At recent meetings, Sunbury Council has voted on issues affecting the growth and quality of life in the village.
One project the village is looking at is constructing a new parking lot at the corner of Cherry and Columbus streets. The concept plan includes drainage improvements, open space on the corner and 12-14 parking spaces.
At its meeting on April 18, council approved using impact fees for funding construction of the lot. Staff noted the Village Hall square has 140 parking spaces, and the new parking lot would correspond with Sunbury’s recent population growth. Council members were hoping the lot would be completed this summer.
Another project is at Fourwinds Court, between the White Castle and Cracker Barrel off of routes 36 and 37. Developer MTB has a rezoning request to make the farmland a commerce park that would possibly include a hotel. A public hearing was held in February, and the applicant requested a 60-day extension to work out details with the Ohio Department of Transportation.
“I fully understand the struggle of this lot with the power lines and everything,” Mayor Tommy Hatfield said at the time to the developers. “I’m excited about what you’re doing for Sunbury.”
Council has also heard some complaints that come with growth. On April 18, resident Katie Schuchter requested a stop sign at the intersection of Sunbury Meadows and Saffron drives, off of State Route 3. There are 25 mph signs posted in the residential subdivision, but Schuchter said delivery drivers and fellow residents are often driving at 35 mph.
“It’s not safe, and a kid’s going to get hurt. I hope we can find a solution. These are our kids,” Schuchter said to council.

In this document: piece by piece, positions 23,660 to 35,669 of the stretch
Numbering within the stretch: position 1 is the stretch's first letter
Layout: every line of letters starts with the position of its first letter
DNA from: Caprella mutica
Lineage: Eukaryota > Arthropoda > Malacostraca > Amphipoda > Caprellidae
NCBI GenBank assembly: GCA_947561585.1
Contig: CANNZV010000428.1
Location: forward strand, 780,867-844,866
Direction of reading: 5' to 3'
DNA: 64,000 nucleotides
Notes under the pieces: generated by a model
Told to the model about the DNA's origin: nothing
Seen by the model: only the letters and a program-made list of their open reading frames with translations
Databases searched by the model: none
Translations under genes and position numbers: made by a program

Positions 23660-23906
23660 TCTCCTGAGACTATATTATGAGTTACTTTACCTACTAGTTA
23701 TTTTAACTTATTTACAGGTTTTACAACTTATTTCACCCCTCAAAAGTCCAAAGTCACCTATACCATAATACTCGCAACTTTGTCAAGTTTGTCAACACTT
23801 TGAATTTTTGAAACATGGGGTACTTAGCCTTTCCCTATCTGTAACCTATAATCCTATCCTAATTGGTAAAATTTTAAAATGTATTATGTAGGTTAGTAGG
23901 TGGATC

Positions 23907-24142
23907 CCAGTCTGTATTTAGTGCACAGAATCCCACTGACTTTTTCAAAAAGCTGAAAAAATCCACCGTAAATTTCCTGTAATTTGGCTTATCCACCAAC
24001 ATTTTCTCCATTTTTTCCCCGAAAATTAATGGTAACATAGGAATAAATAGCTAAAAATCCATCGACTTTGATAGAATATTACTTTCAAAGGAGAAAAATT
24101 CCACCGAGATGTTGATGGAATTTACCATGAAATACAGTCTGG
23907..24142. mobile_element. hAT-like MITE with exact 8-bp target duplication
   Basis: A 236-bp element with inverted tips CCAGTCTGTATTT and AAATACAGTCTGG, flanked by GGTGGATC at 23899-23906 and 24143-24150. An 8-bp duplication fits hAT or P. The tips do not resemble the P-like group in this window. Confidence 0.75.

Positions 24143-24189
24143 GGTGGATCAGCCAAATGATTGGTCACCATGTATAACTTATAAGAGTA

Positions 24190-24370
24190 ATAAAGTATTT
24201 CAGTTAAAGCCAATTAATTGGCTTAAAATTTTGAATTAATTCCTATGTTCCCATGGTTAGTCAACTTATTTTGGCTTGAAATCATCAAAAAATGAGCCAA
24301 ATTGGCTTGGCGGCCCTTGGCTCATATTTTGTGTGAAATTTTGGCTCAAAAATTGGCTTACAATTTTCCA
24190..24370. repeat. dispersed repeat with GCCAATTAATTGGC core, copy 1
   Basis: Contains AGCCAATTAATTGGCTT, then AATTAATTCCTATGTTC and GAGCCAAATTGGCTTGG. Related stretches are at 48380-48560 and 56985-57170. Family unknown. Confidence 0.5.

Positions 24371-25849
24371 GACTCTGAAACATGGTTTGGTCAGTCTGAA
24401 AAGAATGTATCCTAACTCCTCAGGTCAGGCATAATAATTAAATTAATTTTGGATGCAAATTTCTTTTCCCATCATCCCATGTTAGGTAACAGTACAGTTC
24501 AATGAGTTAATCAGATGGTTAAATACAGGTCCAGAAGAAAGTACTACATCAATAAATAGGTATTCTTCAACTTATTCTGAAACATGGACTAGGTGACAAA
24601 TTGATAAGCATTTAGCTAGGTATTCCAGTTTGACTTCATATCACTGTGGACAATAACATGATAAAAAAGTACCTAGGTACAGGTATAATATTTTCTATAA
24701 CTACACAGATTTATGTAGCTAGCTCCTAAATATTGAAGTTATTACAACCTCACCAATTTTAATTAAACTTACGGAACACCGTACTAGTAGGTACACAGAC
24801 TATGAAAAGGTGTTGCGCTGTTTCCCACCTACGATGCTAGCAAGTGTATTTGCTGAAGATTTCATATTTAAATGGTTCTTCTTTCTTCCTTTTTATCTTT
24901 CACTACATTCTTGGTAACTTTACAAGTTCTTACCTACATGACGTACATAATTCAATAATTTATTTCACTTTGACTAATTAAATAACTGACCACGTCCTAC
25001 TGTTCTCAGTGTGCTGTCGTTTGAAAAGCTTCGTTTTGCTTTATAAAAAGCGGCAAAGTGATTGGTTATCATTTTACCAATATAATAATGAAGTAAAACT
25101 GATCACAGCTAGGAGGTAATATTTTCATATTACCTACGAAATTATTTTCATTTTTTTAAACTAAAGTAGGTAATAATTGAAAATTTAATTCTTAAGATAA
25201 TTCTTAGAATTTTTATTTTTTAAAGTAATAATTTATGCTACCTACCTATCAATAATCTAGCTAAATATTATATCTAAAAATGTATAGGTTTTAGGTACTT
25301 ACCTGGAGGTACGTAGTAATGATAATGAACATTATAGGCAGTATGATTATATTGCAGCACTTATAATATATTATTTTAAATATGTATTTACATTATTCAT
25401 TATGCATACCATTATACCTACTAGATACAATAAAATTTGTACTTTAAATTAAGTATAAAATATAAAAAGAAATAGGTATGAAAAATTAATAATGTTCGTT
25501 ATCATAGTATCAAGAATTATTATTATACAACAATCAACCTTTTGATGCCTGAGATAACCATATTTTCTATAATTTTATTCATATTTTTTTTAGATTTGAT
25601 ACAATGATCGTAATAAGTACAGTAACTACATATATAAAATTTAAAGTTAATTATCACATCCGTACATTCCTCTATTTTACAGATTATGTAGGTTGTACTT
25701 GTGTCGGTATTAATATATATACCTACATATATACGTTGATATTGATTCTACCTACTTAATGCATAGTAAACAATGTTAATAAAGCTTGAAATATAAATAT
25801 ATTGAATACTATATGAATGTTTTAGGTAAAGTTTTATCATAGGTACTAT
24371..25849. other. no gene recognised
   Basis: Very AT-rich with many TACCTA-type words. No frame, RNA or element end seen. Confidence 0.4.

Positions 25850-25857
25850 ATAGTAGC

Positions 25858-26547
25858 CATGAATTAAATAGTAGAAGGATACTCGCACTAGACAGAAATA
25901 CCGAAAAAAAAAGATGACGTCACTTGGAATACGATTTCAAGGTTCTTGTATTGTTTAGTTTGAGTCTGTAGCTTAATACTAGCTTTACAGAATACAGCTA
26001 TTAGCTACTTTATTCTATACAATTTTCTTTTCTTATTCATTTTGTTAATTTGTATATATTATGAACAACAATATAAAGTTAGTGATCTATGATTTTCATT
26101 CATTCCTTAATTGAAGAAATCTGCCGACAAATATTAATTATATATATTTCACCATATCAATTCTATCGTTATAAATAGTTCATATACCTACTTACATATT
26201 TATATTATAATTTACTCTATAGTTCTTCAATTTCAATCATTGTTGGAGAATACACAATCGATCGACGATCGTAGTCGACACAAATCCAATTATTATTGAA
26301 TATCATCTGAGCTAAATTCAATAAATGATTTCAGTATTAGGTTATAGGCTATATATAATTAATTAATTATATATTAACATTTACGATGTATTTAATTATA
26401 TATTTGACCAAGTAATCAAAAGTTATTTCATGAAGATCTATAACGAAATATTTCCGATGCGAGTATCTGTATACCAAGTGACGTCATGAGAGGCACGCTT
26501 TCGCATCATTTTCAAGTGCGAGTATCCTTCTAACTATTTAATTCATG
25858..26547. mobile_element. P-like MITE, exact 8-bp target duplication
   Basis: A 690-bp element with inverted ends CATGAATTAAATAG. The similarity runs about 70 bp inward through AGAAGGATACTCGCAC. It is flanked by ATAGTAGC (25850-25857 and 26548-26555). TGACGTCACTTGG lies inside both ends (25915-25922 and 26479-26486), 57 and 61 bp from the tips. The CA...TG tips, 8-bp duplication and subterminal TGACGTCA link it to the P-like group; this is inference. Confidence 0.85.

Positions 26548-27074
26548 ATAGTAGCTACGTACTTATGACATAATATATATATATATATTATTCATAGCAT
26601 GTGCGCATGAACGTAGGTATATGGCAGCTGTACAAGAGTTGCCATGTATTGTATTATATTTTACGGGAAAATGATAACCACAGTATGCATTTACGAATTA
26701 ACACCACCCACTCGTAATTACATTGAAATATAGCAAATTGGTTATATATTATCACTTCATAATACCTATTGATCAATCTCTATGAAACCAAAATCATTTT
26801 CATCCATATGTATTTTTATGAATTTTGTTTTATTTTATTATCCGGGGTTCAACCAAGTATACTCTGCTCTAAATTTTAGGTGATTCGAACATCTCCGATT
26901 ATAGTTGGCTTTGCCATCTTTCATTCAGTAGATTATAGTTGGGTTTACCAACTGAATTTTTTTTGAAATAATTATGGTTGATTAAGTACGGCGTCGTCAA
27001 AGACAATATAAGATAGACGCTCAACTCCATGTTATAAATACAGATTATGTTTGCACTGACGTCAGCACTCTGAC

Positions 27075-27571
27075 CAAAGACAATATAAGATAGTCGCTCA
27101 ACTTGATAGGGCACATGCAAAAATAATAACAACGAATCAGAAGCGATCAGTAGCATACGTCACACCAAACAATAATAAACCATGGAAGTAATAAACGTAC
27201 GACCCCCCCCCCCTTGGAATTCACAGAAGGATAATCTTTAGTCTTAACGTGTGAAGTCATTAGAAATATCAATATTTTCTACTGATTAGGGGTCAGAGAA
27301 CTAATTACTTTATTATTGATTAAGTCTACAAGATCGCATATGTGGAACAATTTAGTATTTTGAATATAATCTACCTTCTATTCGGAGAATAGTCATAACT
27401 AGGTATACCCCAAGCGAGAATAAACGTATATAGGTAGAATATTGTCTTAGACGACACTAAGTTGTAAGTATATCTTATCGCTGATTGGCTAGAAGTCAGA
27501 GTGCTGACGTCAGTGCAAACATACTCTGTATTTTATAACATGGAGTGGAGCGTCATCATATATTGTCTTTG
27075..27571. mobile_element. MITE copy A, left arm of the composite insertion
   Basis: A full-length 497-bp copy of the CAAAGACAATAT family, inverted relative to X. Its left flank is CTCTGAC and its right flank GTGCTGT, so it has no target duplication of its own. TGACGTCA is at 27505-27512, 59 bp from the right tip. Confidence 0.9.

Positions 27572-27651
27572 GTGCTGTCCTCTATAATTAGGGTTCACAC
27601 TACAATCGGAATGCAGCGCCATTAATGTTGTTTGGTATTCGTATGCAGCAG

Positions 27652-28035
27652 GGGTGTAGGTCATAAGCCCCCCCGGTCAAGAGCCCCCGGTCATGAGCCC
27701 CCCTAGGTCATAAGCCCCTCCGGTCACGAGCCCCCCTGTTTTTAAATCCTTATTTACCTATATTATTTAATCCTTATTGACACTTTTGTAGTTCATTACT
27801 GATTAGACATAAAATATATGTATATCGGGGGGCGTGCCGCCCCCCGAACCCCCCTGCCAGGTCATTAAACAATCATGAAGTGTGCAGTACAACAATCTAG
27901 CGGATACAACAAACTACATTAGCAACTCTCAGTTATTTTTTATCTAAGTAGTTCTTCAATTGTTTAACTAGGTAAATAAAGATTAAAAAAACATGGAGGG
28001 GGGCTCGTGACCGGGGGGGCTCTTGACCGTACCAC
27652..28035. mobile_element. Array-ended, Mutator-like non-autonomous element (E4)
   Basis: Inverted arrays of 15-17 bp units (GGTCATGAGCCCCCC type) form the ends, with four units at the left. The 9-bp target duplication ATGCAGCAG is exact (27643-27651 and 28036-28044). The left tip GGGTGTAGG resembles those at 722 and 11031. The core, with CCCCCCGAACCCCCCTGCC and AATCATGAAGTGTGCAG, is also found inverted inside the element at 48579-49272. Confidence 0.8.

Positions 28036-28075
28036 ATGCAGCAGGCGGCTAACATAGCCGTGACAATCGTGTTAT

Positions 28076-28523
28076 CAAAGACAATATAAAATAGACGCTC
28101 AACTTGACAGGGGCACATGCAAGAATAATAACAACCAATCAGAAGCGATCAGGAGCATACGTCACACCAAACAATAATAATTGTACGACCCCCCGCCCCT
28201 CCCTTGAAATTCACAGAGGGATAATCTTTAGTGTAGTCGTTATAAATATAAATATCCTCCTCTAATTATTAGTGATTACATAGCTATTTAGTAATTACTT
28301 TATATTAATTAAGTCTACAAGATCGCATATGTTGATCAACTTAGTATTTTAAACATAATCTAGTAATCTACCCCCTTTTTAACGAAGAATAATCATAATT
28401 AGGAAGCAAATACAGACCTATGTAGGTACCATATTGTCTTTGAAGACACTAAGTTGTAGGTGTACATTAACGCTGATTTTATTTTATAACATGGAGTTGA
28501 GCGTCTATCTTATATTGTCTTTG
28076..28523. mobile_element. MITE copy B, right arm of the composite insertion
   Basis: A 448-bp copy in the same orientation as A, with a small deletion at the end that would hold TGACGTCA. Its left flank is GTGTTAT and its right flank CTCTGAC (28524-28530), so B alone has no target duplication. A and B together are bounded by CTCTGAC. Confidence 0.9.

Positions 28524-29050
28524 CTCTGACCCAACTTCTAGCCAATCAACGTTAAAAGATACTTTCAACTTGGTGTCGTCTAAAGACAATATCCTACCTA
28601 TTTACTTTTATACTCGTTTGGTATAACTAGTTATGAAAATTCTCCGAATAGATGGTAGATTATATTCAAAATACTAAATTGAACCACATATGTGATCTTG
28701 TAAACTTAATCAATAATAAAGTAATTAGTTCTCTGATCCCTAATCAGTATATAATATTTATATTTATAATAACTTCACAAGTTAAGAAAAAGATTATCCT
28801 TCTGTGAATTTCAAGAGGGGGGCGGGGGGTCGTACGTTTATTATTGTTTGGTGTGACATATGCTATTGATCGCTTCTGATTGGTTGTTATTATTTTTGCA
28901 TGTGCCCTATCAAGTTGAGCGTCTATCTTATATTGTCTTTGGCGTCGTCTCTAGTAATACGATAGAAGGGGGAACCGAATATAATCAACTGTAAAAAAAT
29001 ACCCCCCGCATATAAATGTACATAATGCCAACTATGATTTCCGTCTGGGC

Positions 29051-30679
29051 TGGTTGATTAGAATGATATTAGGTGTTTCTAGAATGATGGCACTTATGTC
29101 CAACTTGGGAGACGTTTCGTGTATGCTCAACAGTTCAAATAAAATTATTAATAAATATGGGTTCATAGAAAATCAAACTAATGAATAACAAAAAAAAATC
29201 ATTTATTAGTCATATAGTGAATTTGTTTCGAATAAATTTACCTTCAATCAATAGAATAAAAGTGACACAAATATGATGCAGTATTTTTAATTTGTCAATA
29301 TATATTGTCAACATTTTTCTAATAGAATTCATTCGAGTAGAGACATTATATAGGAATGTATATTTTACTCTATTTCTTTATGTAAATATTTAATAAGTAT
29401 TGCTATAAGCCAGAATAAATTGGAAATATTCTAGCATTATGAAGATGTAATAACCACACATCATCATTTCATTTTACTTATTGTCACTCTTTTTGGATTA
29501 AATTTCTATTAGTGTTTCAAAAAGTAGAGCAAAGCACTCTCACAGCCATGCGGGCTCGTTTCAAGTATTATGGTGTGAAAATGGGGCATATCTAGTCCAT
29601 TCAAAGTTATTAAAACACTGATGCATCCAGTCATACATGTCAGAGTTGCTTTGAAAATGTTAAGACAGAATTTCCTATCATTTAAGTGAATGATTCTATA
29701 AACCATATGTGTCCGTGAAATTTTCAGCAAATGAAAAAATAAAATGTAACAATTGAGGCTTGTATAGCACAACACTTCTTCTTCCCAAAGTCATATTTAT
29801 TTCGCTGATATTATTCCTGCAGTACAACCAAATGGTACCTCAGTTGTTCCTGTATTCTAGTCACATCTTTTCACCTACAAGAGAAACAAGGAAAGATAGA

Mayor Hatfield said the drives are quite wide, and Sunbury Meadows goes downhill slightly before it ends, contributing to the speeding. Suggestions included installing a Kids at Play sign and having police patrol the area more.
“We’re definitely going to take a look at it,” Hatfield said to Schuchter. “It’s going to take several things to get people to slow down.”
In other matters on April 18, council approved a $23,000 purchase order for storm sewer repairs, as well as the route for an upcoming 5K walk.
At an earlier council meeting this year, Corey Roscoe, Ohio state director for The Humane Society of the United States; Vicki Deisner of the Animal Welfare Institute; and Cindy Reynolds asked Sunbury to pass an ordinance regarding the tethering of dogs similar to what Delaware has. In addition to the cruelty to the dog, the barking creates a nuisance in the neighborhood. In January, the Humane Society of Delaware County thanked people for reporting a Galena property “for suspected animal cruelty and neglect.” Any ordinance would be complaint-driven, council was told.
At the end of the presentation, Hatfield told the women that he was a pet owner himself, but “we need to look at all sides of this. We’ll take this under consideration. My concern is that we have a law we can’t enforce.”
In February, Glen Marzluf of Del-Co Water told council that his company serves 1,885 Sunbury residents. Amid council members’ questions, Marzluf said the non-profit corporation’s chief concern was water quality.
The issues council discusses reflect the signs of change in the village, soon-to-be-a-city. For each stable company celebrating its 70th anniversary such as Sunbury Cleaners; or local business moving to a higher-traffic area like Voss Brothers Power Equipment; speculation abounds over every empty store front or open space. For example, where might a new high school go? (Answer: On a property of at least 100 acres.)
And then there’s the signs of the times that residents may not want to see that could change Sunbury’s small-town charm, such as the banners downtown that say human trafficking is in our backyard.